Why The World Needs Low-carbon Electricity

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This article was originally published on Shrink That Footprint
by Lindsay Wilson

Low carbon electricity is a wonderful thing, and will be a central part of tackling climate change.

In 2010 electricity generation was responsible for about 13 Gt of greenhouse gas emissions, or a little bit more than a quarter of all emissions. The rest came from industry, transport, buildings, agriculture, forestry and waste.

The thing that is exciting about electricity from a climate standpoint is that we actually have technology which can slash its emissions. To help provide some clarity and context as to the relative importance of low carbon electricity this post tests a simple idea.

What would global electricity generation emissions look like if the world used just one generation technology?


In 2010 the world generated 21,400 TWh of electricity which resulted in emissions of 13 Gt CO2e (the beige balloon) given the current fuel mix. Using the central estimates from the IPCC’s excellent meta-study of electricity generation lifecyle assessments we can estimate what these emissions would look like using just one technology.

The results are stark.

Using Coal 21,400 TWh would result in 21 Gt CO2e, for Oil it is 18 Gt and for Natural Gas it is 10 Gt.  In contrast Geothermal and Solar PV are 1Gt, Solar CSP is 0.5, Biopower and Nuclear 0.4, Wind 0.3, Ocean 0.2 and Hydro 0.1 Gt.

The gap between fossil fuels and the rest is a chasm.

These numbers deserve some global context.  To have a decent chance of keeping climate change to 2ºC we need to cut global emissions to something like 20 Gt CO2e by 2050, and down towards zero by the end of the century.  That is down from 50 Gt in 2010.

If we clicked our fingers tomorrow and switched all the coal, gas and oil electricity generation in the world to low carbon sources, we’d still be at 37 Gt.  A long way from a stable climate.

But the 13 Gt we currently emit isn’t where the abatement potential of low carbon electricity ends.

A further 20 Gt of current emissions result from transport, industry and buildings.  Large swathes of which have the potential to be electrified and benefit from low carbon electricity.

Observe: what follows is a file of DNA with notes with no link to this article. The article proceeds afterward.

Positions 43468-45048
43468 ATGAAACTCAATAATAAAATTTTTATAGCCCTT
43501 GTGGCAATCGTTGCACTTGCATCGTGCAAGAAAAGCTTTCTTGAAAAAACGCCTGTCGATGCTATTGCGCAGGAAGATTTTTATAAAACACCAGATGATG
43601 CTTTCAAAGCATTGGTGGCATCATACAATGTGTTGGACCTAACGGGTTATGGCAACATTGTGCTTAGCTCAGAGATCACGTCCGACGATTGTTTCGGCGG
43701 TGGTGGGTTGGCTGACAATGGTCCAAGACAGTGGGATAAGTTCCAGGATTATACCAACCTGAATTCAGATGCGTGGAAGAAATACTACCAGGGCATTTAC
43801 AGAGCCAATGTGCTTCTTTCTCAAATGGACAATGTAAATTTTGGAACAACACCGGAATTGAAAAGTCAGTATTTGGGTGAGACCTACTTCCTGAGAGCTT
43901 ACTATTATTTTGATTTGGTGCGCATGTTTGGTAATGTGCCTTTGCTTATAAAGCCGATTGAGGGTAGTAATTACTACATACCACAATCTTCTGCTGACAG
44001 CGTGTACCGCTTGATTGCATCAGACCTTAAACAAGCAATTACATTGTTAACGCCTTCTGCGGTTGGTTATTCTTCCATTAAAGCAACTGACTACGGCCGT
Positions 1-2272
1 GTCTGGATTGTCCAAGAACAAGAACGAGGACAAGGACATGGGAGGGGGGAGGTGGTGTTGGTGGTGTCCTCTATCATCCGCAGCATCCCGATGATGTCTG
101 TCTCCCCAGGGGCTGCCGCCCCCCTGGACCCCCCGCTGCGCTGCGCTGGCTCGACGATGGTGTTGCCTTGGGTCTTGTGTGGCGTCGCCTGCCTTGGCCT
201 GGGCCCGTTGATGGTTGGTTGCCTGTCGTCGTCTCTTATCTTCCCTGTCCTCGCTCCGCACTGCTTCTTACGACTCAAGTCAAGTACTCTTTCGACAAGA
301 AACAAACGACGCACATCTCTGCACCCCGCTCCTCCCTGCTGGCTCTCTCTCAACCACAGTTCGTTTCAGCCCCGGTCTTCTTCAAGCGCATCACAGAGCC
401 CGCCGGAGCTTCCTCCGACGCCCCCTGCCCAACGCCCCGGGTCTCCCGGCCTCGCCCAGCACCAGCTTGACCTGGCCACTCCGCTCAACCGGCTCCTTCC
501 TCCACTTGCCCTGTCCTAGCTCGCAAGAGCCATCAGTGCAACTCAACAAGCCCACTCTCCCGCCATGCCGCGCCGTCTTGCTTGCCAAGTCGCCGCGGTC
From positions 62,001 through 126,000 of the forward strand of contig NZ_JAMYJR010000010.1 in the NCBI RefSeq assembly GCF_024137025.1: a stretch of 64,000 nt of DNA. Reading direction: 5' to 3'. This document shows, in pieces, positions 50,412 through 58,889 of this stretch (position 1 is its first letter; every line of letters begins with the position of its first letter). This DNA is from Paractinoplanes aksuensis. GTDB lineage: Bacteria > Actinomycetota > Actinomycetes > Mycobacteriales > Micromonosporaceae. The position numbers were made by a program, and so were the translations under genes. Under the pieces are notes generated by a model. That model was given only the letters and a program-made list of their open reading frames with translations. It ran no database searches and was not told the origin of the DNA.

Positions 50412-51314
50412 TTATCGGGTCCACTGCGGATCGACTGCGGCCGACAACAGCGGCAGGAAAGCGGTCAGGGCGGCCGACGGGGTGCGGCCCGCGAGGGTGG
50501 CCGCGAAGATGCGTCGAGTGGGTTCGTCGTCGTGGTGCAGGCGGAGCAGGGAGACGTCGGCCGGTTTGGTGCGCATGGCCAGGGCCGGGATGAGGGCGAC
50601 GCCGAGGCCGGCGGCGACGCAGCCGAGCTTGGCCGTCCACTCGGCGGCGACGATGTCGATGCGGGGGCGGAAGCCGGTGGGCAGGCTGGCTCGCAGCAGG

The remaining emissions from deforestation, agriculture and waste need their own solutions.   And when you consider that energy demand is likely to increase by 50-100% by 2050, we could really do with some negative emission technologies too.

You see, low carbon electricity really is a wonderful thing.

Are you getting any?

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21 thoughts on “Why The World Needs Low-carbon Electricity

  • Interesting to see this claim that the much ballyhooed “bridge fuel” natural gas is still 77% as bad as business as usual but a 50:50 split of wind and solar would be 5% of BAU.

    • 77% as bad as if we used 100% coal?

      But that’s not how a bridge fuel works. A bridge fuel fills in the gaps when wind and solar aren’t producing.

      Figure that the wind blows in good sites more than 50% of the time. Call it 50%. And the Sun shines, on average, about 20% of the time. That’s 70%, take away 10% for when wind and Sun overlap.

      Now we need a fill-in, a bridge for the other 40%. At least until we’ve got storage. 40% of 77% is 31%. By moving from coal to wind + solar + NG we’d end up with about one-third as much ‘bad’.

      • 77% of the “Actual Electricity Emissions in 2010” balloon.

        I think its more common among the fossil fuel shills to refer to bridge fuel with the argument that we can burn gas instead of coal on the way to getting to renewables.

        • Well, if it was a 100% NG replacing 100% coal we wouldn’t be much improved. NG gives more heat with less CO2 and you avoid the extra nasties that coal brings us but much of the CO2 gain is wiped out by methane leaks.

          How about calling it a fill-in bridge while we wait for better storage? ;o)

          • I believe balancing power is usually called reserve power, as in spinning reserve or supplemental (non-spinning) reserve or replacement reserve. Bridge power usually means just what Ross says.

            The real extent of methane leakage is still very much under debate as far as I can tell.